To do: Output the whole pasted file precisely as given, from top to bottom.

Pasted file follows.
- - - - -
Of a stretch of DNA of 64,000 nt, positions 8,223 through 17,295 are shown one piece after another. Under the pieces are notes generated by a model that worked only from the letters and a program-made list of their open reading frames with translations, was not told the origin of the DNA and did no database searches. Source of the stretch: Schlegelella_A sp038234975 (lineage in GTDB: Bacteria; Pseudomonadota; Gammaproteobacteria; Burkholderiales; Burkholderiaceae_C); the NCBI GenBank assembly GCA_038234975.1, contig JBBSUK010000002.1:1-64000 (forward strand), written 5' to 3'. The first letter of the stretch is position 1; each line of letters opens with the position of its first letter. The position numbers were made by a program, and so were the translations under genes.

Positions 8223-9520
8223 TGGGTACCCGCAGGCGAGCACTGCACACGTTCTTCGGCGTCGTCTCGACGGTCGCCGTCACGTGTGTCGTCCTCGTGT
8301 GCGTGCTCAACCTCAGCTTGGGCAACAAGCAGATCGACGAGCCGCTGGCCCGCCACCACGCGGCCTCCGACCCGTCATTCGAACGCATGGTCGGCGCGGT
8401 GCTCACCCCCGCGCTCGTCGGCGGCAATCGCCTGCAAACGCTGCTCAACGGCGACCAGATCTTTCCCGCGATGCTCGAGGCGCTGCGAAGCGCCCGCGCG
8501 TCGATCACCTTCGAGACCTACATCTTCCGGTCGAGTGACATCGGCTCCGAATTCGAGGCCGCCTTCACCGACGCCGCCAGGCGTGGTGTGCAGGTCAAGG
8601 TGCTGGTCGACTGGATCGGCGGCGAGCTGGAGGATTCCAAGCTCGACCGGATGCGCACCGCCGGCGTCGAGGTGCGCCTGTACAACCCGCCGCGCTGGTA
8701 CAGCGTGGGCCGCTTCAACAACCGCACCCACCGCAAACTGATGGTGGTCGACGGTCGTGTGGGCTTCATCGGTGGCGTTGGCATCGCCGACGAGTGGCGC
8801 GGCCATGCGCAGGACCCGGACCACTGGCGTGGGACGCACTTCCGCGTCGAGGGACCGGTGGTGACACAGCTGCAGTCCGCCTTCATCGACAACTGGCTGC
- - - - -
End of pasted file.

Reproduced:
Of a stretch of DNA of 64,000 nt, positions 8,223 through 17,295 are shown one piece after another. Under the pieces are notes generated by a model that worked only from the letters and a program-made list of their open reading frames with translations, was not told the origin of the DNA and did no database searches. Source of the stretch: Schlegelella_A sp038234975 (lineage in GTDB: Bacteria; Pseudomonadota; Gammaproteobacteria; Burkholderiales; Burkholderiaceae_C); the NCBI GenBank assembly GCA_038234975.1, contig JBBSUK010000002.1:1-64000 (forward strand), written 5' to 3'. The first letter of the stretch is position 1; each line of letters opens with the position of its first letter. The position numbers were made by a program, and so were the translations under genes.

Positions 8223-9520
8223 TGGGTACCCGCAGGCGAGCACTGCACACGTTCTTCGGCGTCGTCTCGACGGTCGCCGTCACGTGTGTCGTCCTCGTGT
8301 GCGTGCTCAACCTCAGCTTGGGCAACAAGCAGATCGACGAGCCGCTGGCCCGCCACCACGCGGCCTCCGACCCGTCATTCGAACGCATGGTCGGCGCGGT
8401 GCTCACCCCCGCGCTCGTCGGCGGCAATCGCCTGCAAACGCTGCTCAACGGCGACCAGATCTTTCCCGCGATGCTCGAGGCGCTGCGAAGCGCCCGCGCG
8501 TCGATCACCTTCGAGACCTACATCTTCCGGTCGAGTGACATCGGCTCCGAATTCGAGGCCGCCTTCACCGACGCCGCCAGGCGTGGTGTGCAGGTCAAGG
8601 TGCTGGTCGACTGGATCGGCGGCGAGCTGGAGGATTCCAAGCTCGACCGGATGCGCACCGCCGGCGTCGAGGTGCGCCTGTACAACCCGCCGCGCTGGTA
8701 CAGCGTGGGCCGCTTCAACAACCGCACCCACCGCAAACTGATGGTGGTCGACGGTCGTGTGGGCTTCATCGGTGGCGTTGGCATCGCCGACGAGTGGCGC
8801 GGCCATGCGCAGGACCCGGACCACTGGCGTGGGACGCACTTCCGCGTCGAGGGACCGGTGGTGACACAGCTGCAGTCCGCCTTCATCGACAACTGGCTGC